Two recent releases by the label feature the same basic pool of talent, collectively known as the Wide Hive Players. Along with Howe on B3, the Players consist of Matt Montgomery on keys and bass; Calvin Keys on guitar; saxophonist Doug Rowan; trombonist Mike Rinta; and drummers Thomas McCree and Josh Jones. Songwriting is principally handled by Howe and Montgomery with Keys contributing, as well. Listening to Turnstyle (credited to the Wide Hive Players) and Calvin Keys’ Electric Keys, however, one gets the feeling that arrangements and charts could only take these players so far … the rest went down in the heat of the moment – and lucky for us, there was tape rolling when it did.
Turnstyle begins with the slow sideways stagger of “All The Right Wrong Notes” – a piano-and-horn-propelled piece that never loses its footing (but playfully refuses to resolve itself, either). The following cut, however, is “Left Coast Sangria” – and all the opener’s rumpled-overcoat-clad lurches are quickly forgotten as breeze-off-the-bay rhythms and lovely Latin-flavored guitar work by Keys gather you up. The yin/yang of those two back-to-back cuts is a perfect example of the Wide Hive Players’ ability to shapeshift and work with the sonic canvas of the moment; just as they can pull off gentle near-psychedelia (ride out the wind-up of the title track – including the glide down the back side) or that fine, fine funky stuff (“Stained Glass Tribal Mask”).
If you didn’t get enough of Matt Montgomery’s rubbery bass in “Winding Up”, you can burrow right back into it on the “Winding Dub” remix (credited to Jake Break and Kidd Grid); Rowan and Rinta blow wild and unfettered on “Stacking Wax”; “Changing Times” features cool rhythm change-ups that tell a story rather than interrupt it; the horns tend the fires while Keys goes off exploring on “Suddenly Overcast”; and “Where The Sidewalk Begins” takes things out with all hands shining: growling bass and a slick drum foundation keep things grooving while Keys scatters flurries of notes all over, under, and around the horns. (If you’re a sucker for sassy-assed horn, then Rinta’s break at about the :50 mark will be pure ‘bone porn for your ears.)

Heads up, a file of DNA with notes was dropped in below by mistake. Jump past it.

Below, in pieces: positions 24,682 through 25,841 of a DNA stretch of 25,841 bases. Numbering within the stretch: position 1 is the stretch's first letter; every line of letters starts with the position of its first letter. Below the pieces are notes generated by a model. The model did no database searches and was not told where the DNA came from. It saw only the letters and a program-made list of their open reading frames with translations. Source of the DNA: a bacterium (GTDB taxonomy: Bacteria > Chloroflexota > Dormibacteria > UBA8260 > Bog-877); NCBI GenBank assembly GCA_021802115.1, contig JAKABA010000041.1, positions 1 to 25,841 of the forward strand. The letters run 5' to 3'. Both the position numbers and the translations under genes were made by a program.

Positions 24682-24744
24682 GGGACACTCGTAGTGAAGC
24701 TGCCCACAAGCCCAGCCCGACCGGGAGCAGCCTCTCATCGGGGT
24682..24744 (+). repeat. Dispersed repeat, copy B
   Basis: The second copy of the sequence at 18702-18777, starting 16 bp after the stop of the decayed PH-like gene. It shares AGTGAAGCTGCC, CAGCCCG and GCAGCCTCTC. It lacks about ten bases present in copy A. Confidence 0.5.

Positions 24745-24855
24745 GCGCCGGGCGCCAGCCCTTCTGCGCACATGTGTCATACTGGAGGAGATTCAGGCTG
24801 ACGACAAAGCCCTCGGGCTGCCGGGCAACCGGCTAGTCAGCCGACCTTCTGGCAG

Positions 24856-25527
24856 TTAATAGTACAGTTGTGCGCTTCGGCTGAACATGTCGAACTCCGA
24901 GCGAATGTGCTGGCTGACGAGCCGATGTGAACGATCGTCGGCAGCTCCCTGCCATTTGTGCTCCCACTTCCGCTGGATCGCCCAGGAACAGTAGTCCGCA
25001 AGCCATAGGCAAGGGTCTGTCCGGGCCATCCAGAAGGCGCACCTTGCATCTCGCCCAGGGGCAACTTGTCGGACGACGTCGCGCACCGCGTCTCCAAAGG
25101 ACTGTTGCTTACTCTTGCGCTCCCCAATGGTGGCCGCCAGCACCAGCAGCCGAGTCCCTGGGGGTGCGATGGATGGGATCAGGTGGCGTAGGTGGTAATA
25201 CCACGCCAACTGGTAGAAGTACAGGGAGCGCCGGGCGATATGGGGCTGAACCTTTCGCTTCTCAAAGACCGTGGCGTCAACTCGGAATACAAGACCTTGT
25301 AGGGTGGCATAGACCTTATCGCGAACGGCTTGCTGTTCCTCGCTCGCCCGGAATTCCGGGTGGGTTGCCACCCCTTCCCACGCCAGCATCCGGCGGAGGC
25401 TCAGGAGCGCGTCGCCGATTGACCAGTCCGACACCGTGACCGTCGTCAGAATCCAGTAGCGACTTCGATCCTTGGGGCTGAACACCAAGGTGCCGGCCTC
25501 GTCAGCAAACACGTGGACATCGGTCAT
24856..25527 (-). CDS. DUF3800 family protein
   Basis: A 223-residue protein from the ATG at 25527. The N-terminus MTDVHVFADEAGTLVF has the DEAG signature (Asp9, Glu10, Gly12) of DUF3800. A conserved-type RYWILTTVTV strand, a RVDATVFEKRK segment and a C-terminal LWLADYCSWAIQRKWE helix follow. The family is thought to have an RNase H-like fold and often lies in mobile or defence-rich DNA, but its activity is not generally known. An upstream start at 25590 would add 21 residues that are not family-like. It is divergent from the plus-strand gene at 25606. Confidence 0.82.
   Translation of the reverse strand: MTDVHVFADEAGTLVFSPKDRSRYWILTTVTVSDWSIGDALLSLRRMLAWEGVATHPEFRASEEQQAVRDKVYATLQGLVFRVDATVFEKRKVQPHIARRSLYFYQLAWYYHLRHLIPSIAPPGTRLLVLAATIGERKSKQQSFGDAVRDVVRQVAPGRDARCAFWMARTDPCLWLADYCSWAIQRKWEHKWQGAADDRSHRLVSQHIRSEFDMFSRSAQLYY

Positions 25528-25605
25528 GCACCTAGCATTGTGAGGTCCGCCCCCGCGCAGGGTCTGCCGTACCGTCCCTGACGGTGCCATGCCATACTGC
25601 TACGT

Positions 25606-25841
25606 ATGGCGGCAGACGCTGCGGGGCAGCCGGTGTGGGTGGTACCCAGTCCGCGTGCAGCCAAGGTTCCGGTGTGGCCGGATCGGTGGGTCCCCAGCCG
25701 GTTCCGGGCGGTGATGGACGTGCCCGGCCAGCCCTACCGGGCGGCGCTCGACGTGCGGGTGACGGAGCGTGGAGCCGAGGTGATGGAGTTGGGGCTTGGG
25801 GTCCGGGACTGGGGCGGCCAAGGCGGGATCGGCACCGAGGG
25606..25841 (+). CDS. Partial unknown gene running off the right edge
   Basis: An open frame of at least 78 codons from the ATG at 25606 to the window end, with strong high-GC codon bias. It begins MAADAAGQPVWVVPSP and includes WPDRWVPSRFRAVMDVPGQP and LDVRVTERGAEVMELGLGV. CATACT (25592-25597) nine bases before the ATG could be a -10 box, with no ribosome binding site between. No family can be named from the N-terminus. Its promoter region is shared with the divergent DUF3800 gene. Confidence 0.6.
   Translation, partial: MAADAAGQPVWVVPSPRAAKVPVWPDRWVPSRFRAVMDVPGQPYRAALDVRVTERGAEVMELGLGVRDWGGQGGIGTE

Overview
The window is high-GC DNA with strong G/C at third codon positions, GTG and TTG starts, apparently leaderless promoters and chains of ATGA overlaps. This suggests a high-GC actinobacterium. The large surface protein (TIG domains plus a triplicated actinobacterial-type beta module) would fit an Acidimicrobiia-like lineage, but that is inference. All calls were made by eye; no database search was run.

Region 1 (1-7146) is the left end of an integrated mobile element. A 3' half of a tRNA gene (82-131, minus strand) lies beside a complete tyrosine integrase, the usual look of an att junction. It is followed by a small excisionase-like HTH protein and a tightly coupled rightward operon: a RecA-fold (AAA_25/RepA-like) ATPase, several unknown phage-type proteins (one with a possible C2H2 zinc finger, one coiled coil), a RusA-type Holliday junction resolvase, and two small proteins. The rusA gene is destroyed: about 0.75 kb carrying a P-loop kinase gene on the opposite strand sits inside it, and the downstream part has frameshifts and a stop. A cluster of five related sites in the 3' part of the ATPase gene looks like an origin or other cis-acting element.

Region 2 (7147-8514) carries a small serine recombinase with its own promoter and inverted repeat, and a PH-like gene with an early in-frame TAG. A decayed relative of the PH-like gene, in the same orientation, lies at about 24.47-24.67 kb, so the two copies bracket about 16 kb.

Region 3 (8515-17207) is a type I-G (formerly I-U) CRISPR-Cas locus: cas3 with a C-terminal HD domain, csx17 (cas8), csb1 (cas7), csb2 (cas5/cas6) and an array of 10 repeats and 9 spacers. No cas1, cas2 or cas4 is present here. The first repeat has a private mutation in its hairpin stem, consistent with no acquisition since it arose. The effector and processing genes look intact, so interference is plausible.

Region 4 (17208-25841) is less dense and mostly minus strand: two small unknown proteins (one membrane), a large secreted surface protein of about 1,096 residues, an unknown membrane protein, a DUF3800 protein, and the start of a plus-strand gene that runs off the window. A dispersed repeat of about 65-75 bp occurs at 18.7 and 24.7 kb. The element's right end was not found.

All in all, Turnstyle is a neat sampler of what the Wide Hive gang is capable of doing. It’s obvious these are some talented players, comfy with themselves – and each other; blessed with the ability to make the listener just as comfortable.On Calvin Keys’ Electric Keys, the 70-year-old six-string master steps into the foreground of the Players’ lineup – but think of him as a player/coach who makes the whole team shine.
“You Know The Game” leads things off with the band laying down an easy groove for Keys to work on; a gentle push on the chorus builds up to a nice soulslide back into the main theme each time ‘round. (Dig Keys’ trade-offs with Rinta’s trombone on the break.)
Montgomery’s fat bass powers the angular spiral of “Love And Innocence” with Keys taking off on a solo run that scales the fretboard multiple times, punctuated by light-fingered almost mando-like descents. When Rowan’s breathy sax enters at the 5:29 mark, it manages to turn the song’s final two minutes into hipster caramel. The funky drum backbone of “Backyard” is interrupted periodically by a cool little call-to-arms figure by Keys; “Rhubarb Jam” is one big, thick, dollop of fun with Keys getting to pop, tickle, push, pull, and yank the strings as the band chugs on a groove (wait for the horn break at 1:19!); and whatever the inspiration was for the name of “Senior Moment”, the music itself is anything but – this is 6 minutes and 48 seconds’ worth of liquidy, sexy rumble-tumble with a big ol’ New Orleans-flavored hip sway.
Click HERE to head on over to Jambands.com for the conclusion of my Wide Hive Players/Calvin Keys review.